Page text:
Jonathan Mayo

Blue Jays tapping into new markets for talent

Pardinho and Chavez hail from Brazil and the Bahamas

Blue Jays tapping into new markets for talent

When people think about baseball talent in the Caribbean and South America, it's usually about the Dominican Republic and Venezuela, and rightfully so. But there are some interesting emerging markets starting to produce some exciting young players.

Two of those markets, Brazil and the Bahamas, are represented in Dunedin, Fla., as part of the contingent participating in Blue Jays instructional league play. There were actually four Brazlian players in the big leagues in 2017, with the Mariners' Thyago Vieira and the Braves' Luiz Gohara, both pitchers, making their debuts this season. The Blue Jays hope their Brazilian hurler, Eric Pardinho, will follow in their footsteps.

Toronto signed the right-hander for $1.4 million this past July, the largest bonus ever given to a Brazilian prospect. Pardinho, 16, was the highest-rated pitching prospect in this year's international class, ranked No. 5 on the MLB Pipeline Top 30. Instructs is really his first official action as part of his new organization.

"For one of the youngest guys in camp, he's showing a very solid work ethic, good mound presence and a feel for pitching that is impressive given his age," Blue Jays farm director Gil Kim said. "He's been impressive to watch."

Just 5-foot-10 and listed at 155 pounds, Pardinho doesn't necessarily pass the eye test. But Kim tips his cap to Toronto's international scouts for identifying his arm strength -- he's touched 95 mph with his fastball at times -- and the fact that he isn't a typical teenager from a country where baseball is just starting to grow. Pardinho did show that on the international stage when pitching for his country in the World Baseball Classic qualifier last fall.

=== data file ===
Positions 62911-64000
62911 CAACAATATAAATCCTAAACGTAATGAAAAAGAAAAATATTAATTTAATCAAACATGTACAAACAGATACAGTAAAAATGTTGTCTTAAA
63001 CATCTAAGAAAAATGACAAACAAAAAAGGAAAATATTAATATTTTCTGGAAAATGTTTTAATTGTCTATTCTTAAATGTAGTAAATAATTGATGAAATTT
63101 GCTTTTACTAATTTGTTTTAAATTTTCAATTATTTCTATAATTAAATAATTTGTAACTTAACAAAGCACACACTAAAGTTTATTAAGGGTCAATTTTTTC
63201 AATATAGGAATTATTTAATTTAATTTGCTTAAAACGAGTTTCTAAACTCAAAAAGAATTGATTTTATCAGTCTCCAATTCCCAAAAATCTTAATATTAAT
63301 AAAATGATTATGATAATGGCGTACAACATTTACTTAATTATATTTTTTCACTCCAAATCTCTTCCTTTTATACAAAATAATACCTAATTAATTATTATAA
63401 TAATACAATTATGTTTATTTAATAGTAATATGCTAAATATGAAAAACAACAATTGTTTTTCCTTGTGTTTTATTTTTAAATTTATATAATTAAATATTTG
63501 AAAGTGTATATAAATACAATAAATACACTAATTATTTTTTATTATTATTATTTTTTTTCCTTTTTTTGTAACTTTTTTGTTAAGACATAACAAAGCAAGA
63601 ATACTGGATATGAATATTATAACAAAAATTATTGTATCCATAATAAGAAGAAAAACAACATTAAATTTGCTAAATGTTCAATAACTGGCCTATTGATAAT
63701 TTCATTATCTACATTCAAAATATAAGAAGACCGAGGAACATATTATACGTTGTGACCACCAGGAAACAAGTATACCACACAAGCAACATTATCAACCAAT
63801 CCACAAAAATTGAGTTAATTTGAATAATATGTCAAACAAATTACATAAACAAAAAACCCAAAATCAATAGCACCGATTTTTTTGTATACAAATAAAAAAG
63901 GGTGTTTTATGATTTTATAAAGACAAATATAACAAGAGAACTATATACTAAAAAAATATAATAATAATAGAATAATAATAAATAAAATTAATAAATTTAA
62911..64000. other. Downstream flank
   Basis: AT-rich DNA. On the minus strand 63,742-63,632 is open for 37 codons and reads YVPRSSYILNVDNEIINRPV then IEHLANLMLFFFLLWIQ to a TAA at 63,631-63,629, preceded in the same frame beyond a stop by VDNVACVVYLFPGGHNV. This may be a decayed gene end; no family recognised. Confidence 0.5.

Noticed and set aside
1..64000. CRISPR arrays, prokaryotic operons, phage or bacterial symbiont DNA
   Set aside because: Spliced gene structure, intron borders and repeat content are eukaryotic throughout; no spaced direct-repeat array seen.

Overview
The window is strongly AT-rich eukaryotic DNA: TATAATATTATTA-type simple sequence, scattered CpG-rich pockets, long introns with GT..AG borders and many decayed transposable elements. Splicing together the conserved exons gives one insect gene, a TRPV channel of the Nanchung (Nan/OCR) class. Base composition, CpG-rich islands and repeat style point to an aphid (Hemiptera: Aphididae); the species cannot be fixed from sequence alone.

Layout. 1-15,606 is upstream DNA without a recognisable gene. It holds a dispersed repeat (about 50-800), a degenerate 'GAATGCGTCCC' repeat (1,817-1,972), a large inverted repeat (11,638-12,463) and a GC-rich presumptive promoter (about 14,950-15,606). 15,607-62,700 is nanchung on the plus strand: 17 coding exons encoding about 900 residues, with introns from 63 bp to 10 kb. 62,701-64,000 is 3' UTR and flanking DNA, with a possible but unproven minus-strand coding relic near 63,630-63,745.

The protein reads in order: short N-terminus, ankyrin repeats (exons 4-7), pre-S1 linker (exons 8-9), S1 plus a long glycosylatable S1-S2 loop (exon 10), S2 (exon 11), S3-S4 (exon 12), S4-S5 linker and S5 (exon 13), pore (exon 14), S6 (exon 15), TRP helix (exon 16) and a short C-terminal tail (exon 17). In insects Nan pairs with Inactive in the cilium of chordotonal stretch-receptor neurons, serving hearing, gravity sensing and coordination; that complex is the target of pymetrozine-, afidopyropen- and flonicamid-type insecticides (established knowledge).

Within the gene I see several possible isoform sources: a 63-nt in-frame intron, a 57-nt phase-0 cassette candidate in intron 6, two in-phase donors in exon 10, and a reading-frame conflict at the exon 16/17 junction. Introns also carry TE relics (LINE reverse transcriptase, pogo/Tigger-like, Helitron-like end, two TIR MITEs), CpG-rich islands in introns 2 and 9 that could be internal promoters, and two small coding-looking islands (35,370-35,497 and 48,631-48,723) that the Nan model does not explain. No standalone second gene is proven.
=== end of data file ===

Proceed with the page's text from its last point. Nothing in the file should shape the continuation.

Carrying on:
"He is more advanced than you'd normally expect," Kim said. "That's probably a result of the development environment he's been in the last several years working with the Brazilian national teams. He's come in here as one of the more advanced guys."

Chavez Young was drafted, in the 39th round of the 2016 Draft, out of a Georgia high school, but the switch-hitting outfielder is a native of the Bahamas. While there hasn't been a big leaguer from there in a while -- Antoan Richardson was the last in 2011 -- there are some up-and-coming Bahamian prospects, including Futures Gamer Lucius Fox of the Rays and the D-backs' Jasrado Chisholm.

"We're seeing more and more players from the Bahamas, a lot went to high school in the United States like he did," Kim said. "He's an athlete who is a hard worker, but has some awareness and needs repetitions and the proper environment to develop."

Young, who turned 20 in August, had a solid season in the rookie-level Appalachian League, hitting .282/.332/.440 to earn a late promotion to short-season Vancouver, where he helped bring home a Northwest League title. He's continued to impress with his performance and demeanor at instructs.

"Since he arrived, he's stood out with his energy and work ethic," Kim said. "That's a big reason why he's been able to continue maximizing his potential. He's emerging as a leader in the organization. He's a very high-energy athlete who approaches each day with a lot of focus to what he's doing. He's a sparkplug with his ability and his personality."

Jonathan Mayo is a reporter for Follow him on Twitter @JonathanMayo and Facebook, and listen to him on the weekly Pipeline Podcast. This story was not subject to the approval of Major League Baseball or its clubs.